When Stevie Y made known his selection for the Canadian Olympic team on December 30, 2009, one name, Drew Doughty, created some real controversy. Who was Doughty and how was he picked over Mike Green, Jay Bouwmeester or even Dion Phaneuf? The answer was simple. Yzerman had seen in Doughty the kind of defenseman he believed he needed on the team to bring home another Olympic medal. Quick, skilled, feisty – Drew Doughty was his man. His belief in the twenty-year-old rearguard was totally vindicated when the puck dropped in Vancouver in February and he became a force to be reckoned with on the Team Canada blueline.
Considered a late-bloomer by the Pro scouts, his path to glory was not that easy. Doughty was not drafted until June 2008 when the Los Angeles Kings, much to his delight, chose him in the first round, second overall. Having grown up a Kings Fan and a Wayne Gretzky worshipper (he still sleeps on a Kings pillow case and wore the number 99 until it was retired in The Great One’s honor), Drew’s lifetime dream came true. That summer he went to the Kings training camp and, at eighteen years old, made the jump to the big team in his first try.
So his rise to the top was more rapid than most. While playing for the London Knights AAA Midget team, he was drafted by the Guelph Storm. Playing for the Storm in the OHL Junior league, his offensive abilities were unquestioned. However, until he was chosen for the Canadian World Junior Team, his defensive prowess was missing. A nose-to-the-grindstone type individual, Drew worked hard in those camps and in the buildup to the World Junior Championships in 2008 to improve those particular skills.
The results were spectacular. Eventually he led the Canada Junior World Cup team to a Gold medal in the Czech Republic that year, being named a Tournament All-Star as well as winning the Directorate Award for Best Defenseman. In 2009 he won a silver medal in the Men’s World’s Ice Hockey Championships in Switzerland when his team lost to Russia 2-1 in the Gold Medal game. His performance caught the eye of Team Canada and he was invited to the tryout camp for the 2010 Olympic Team.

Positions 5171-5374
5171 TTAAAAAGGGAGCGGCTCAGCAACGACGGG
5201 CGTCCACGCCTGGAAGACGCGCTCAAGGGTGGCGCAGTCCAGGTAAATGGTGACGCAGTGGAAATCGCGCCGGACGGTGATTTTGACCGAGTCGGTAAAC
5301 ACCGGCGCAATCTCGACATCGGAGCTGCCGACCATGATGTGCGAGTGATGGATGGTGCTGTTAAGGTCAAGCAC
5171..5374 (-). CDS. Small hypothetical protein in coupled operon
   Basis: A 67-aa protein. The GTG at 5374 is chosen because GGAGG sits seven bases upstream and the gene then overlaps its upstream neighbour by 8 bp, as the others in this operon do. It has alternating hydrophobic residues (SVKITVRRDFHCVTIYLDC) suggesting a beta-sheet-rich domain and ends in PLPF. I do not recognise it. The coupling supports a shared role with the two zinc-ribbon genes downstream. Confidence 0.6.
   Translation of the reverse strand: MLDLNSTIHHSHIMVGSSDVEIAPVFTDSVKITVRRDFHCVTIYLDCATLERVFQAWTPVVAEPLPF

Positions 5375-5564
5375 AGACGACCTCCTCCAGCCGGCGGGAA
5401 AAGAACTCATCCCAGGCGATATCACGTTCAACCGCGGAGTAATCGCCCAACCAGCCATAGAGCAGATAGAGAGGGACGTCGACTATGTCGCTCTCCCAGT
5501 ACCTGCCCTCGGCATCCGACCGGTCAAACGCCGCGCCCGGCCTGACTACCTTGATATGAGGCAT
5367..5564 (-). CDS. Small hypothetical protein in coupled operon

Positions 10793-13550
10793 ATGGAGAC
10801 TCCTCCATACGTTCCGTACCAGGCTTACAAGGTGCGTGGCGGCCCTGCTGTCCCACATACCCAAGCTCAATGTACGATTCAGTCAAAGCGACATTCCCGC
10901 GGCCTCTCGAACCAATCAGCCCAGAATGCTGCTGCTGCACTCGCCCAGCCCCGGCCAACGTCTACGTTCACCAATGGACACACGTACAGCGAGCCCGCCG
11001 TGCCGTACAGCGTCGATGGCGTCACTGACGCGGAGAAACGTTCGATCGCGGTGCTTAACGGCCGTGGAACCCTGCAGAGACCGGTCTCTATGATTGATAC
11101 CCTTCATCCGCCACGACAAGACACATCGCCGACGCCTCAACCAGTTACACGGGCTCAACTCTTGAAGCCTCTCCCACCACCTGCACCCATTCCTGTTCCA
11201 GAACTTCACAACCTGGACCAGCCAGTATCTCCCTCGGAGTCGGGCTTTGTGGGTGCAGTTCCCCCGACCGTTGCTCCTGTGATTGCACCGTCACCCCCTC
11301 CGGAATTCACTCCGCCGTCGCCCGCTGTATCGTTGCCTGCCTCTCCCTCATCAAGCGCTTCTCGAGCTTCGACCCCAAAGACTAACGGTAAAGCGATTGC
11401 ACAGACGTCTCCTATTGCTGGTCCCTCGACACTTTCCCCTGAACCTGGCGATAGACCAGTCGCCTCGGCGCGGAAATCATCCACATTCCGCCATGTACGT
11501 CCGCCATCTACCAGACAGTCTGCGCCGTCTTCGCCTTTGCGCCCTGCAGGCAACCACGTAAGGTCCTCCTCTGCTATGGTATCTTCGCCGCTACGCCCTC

Other analysts compare his stickhandling and his ability to “see the ice” to that of Doug Harvey, the legendary captain of the Montreal Canadiens. He has both a pinpoint wrist shot and a hard accurate slapper. As the quarterback of the Power Play, his quiet confidence commands the respect of his fellow players. His skating is first class and his anticipation of the developing play can at times amaze the Kings faithful. His moves on defense are as creative as any you can see in the league. Sprawling, lunging, fighting in corners, pounding an oncoming forward who tries to squeeze by him, he is a whirlwind of action. Essentially, he can do it all.
This year, 2009 – 2010, was his career year. His presence on the Kings has been a contributing factor to the re-emergence of a team that had not made the playoffs in a few years. At 6’1”, 203 pounds he loves taking the body and making the big hits on opposing forwards.. His nine PP goals and five game-winning goals attest to his scoring touch. In 82 games he scored 16 goals, had 43 assists and had 142 shots on goal. His outstanding play in the Vancouver Olympics, teamed with the Blackhawks Duncan Keith, raised the profile of both these talented young men to the world-class level.
The icing on the cake came this week when the NHL named Drew, Mike Green of the Washington Capitols and Keith Duncan of the Hawks as the three finalists for the Norris Trophy, awarded each year to the Best Defenseman in the League, . Should he win the trophy in June, he would be the youngest defensemen ever to win that honor with the one exception of Bobby Orr, who was three months younger than him when he won his first of eight. ”To be younger than any other winner than Orr is a thrill,” said Doughty at Friday’s practice. “It’s pretty cool. Bobby Orr was one of the best defensemen to play the game. To be close to doing the same thing he did is kind of surprising, I guess, to me, but it is very humbling as well.”
At twenty years of age, we can only imagine what promise this young man’s future holds.